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  • Denise Scott

Fighting the Childhood Obesity Epidemic - Part 2

This is the second of four articles that discuss combating childhood obesity. Today begins with how we can change this trajectory.


First, we need to know how much weight gain is typical for a child.


Realize that the size of a newborn and infant during the first year of life does NOT predict the size of the child or adult they will be. 


An infant’s birthweight: 

  • Doubles by 4-5 months and triples by 12 months. 

  • Birthweight is quadrupled by 2-2 ½ years. 

  • Once a newborn starts gaining weight (after the first 1-2 weeks), they will gain about ½ lb. per week or a pound every 2-3 weeks during the first six months. 

  • From 6-12 months, weight gain is ¼ -⅓  lb. a week. 

  • Babies are actually on a slowing trend once they exit the womb!


Toddlers often do not settle on the growth percentiles they will follow for the rest of childhood until age three. There can be fluctuations until this age. 

From three on they should grow 2-3 inches or 5-7 cm and gain 4-10 pounds (ideally 5-8 lbs) yearly. These parameters will keep them on the same percentile growth curve until puberty. 


Puberty increases muscle mass in males and body fat in females, leading to weight gain and some increase in weight percentiles. 


Pediatricians measure and plot the growth parameters at each well-child visit. Consistency with these visits is essential to detect abnormalities. If there is a concern regarding growth or weight gain, I encourage you to address this with your child’s doctor and not wait until the next well visit if that is months away. 


A young child being weighed and measured at her doctor's office. Growth is tracked at annual health visits to watch for trends.


A child whose weight is rising rapidly but whose height continues to track normally usually is without an endocrine or hormonal problem. However, excessive weight gain increases the risk of insulin resistance, metabolic syndrome, and type II diabetes. 


If you think your child may be at risk for type 2 diabetes, please discuss this with your child’s doctor. Blood tests can screen for this. Being proactive is the first step. If your child has prediabetes, losing weight and having more physical activity can delay or prevent T2D. 


Improving eating habits - focusing on eating better, not less - is at the heart of changing the obesity trend. You can start with small steps, which will be discussed in the next two weeks; this week focuses on beverages.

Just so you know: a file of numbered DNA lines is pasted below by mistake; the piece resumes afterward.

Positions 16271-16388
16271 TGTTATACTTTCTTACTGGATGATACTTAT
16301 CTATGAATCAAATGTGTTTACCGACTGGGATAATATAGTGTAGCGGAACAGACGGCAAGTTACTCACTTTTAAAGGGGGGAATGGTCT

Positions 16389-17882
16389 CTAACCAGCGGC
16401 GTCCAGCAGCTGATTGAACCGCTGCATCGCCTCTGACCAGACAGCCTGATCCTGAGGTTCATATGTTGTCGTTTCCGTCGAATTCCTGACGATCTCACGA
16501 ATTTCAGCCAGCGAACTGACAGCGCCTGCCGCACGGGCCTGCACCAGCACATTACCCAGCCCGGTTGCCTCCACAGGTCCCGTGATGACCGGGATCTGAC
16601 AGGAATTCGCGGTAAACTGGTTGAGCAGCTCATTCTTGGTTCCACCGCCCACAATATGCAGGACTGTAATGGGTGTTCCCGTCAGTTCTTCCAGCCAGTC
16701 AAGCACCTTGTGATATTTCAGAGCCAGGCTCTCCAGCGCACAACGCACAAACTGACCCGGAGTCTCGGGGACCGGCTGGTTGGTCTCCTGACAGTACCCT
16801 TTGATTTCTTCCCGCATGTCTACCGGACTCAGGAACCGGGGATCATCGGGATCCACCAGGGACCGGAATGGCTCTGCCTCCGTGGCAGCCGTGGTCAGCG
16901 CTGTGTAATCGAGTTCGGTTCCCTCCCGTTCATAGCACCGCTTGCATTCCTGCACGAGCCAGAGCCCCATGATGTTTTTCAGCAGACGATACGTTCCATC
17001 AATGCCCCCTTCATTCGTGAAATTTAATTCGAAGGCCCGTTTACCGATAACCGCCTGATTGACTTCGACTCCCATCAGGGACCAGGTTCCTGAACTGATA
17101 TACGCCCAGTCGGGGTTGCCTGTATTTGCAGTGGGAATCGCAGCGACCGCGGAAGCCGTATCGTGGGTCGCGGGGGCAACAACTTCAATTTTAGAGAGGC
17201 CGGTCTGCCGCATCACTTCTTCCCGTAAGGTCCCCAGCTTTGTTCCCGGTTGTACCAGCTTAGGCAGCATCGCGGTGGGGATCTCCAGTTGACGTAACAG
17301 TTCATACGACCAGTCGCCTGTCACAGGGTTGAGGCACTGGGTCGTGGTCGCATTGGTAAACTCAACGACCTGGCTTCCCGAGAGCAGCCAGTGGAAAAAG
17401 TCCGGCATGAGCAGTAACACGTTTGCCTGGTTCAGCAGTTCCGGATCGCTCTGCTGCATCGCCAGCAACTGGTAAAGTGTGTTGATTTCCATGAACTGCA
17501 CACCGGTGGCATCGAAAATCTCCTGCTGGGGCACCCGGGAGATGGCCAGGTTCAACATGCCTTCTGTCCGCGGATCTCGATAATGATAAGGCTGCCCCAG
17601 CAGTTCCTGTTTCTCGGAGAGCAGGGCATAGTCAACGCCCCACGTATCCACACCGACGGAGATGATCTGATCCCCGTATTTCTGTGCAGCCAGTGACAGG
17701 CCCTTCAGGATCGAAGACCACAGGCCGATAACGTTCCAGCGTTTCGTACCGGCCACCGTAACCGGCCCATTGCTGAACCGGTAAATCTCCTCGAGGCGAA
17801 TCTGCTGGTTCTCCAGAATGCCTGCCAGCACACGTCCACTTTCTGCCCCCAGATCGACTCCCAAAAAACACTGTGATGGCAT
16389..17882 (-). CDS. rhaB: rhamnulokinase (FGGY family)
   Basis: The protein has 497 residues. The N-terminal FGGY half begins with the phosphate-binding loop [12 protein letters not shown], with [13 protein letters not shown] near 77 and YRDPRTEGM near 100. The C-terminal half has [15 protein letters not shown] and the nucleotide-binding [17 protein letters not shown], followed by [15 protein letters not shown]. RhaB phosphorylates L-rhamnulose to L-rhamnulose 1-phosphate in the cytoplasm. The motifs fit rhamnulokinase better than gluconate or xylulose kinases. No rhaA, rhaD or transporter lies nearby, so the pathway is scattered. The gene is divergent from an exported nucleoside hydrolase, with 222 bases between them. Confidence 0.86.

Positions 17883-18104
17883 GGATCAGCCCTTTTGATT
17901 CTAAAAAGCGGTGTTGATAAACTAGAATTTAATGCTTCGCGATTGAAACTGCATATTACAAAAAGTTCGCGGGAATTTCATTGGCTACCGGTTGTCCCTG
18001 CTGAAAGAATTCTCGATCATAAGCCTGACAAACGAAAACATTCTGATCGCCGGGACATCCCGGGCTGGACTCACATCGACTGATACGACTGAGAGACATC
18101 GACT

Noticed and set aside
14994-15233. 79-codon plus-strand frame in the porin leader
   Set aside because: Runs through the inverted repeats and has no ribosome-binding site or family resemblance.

Sugar intake in children, primarily from sugar-sweetened beverages, is the main contributor to excessive sugar intake in kids. Excess sugar intake leads to high triglycerides, weight gain, insulin resistance, and cardiovascular disease. Children have stopped drinking water as their primary beverage due to the availability of sodas, juices, sports drinks, energy drinks, flavored “dessert” coffees, etc. The sugar content in ONE of these drinks can exceed the recommended amount of added sugar in the diet for a day. One of these sugar-laden drinks daily will add one half to one pound of weight a week! 


A group of children at play drinking water for hydration. Water is the best hydrator during activities.


If you do only one thing for your child, eliminate or significantly reduce all sugar-sweetened beverages. 


These include:

  • soda

  • fruit juices 

  • sports drinks 

  • energy drinks

  • dessert coffees 

  • sweetened teas

  • flavored waters with sugar


Sugary drinks comprise almost half (46%) of added sugar consumption!


Picture of a cup of sugar cubes representing all sugar-sweetened beverages and the major source of sugar consumption.


The American Academy of Pediatrics and the American Heart Association have recommended that children and women not consume more than 6 teaspoons, or 25 grams, of added sugar daily. This equals about 100 calories. This amount is easily reached or exceeded in a single 12-ounce can of regular soda, bottled sweetened tea, or a caramelized frappuccino. Sugar-sweetened beverages are the most substantial source of added sugar intake in the American diet. 


Excess sugar is making our kids more vulnerable to numerous future diseases.


Beverage companies spend hundreds of millions of dollars marketing sugary drinks to youth yet have no accountability for the health risks they create. These added sugars have significantly contributed to the obesity and type 2 diabetes epidemics. 


Why is this important, and why does sugar matter so much?


Excess sugar consumption is a dangerous health risk, contributing not only to obesity and type 2 diabetes but also to:


  1. Heart disease

  2. Fatty liver disease

  3. Poor dental health 

  4. Mental health issues

  5. Inflammation 

  6. Poor Energy 

  7. Acne 

  8. Joint pain 

  9. Cancer 


To summarize - there are NO health benefits from added sugar. 


The easiest way to reduce sugar intake? Evaluate what you and your child drink. 


This simple measure can go a long way in reducing your child’s future health risks.


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